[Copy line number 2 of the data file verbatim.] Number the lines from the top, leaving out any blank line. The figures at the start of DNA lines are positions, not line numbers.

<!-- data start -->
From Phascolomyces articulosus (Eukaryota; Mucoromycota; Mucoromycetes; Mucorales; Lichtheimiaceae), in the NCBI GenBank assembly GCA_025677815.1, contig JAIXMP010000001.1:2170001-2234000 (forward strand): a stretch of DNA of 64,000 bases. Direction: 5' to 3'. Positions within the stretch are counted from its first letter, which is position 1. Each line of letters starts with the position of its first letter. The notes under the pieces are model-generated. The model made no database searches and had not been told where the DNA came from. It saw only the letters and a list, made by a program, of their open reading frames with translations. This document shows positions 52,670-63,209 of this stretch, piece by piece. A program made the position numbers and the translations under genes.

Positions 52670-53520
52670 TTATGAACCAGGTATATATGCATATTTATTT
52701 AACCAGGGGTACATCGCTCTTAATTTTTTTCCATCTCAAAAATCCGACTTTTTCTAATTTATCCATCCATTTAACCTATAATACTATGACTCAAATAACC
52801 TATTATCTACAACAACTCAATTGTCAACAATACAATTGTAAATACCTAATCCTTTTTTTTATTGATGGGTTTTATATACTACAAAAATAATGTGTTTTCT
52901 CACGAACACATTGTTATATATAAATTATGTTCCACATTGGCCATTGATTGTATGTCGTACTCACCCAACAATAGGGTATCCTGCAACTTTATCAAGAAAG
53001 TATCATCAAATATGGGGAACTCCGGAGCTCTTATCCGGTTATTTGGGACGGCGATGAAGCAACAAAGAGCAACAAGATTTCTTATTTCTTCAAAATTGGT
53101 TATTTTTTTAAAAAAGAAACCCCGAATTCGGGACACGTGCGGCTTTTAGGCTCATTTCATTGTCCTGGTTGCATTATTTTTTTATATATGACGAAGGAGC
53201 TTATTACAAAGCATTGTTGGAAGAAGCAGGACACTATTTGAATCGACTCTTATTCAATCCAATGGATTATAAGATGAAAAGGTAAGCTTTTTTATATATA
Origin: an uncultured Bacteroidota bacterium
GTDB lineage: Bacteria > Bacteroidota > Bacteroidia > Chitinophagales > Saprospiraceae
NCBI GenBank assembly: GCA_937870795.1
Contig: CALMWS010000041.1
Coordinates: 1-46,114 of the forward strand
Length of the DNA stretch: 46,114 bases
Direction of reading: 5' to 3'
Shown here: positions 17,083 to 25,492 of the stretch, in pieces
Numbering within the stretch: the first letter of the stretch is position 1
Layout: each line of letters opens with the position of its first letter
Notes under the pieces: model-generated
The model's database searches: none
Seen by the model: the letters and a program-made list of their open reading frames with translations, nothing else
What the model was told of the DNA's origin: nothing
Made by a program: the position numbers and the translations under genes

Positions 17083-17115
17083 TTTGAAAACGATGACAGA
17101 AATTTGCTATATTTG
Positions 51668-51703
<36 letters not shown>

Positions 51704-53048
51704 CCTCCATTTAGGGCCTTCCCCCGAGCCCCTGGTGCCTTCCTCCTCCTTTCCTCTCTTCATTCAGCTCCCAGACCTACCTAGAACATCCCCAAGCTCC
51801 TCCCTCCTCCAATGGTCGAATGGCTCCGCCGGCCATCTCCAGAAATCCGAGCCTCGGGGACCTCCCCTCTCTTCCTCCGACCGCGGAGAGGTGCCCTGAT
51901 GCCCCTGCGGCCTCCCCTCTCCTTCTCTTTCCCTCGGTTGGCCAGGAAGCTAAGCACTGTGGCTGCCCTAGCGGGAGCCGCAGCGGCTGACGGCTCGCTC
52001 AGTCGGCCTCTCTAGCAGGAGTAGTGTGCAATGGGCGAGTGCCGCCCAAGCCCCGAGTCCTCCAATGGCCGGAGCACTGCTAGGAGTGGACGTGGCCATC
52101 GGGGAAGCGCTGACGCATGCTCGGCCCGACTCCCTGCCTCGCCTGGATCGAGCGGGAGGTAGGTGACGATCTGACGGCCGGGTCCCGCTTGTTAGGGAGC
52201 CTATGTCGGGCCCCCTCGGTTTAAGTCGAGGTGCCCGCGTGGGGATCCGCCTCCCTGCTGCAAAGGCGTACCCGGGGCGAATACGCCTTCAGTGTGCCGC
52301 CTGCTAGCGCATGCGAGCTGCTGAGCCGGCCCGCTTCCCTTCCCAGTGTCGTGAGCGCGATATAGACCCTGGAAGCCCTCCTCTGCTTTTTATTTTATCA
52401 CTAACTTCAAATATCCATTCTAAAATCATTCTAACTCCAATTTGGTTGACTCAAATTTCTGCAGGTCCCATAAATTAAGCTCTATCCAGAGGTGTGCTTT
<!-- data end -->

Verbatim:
Positions 52670-53520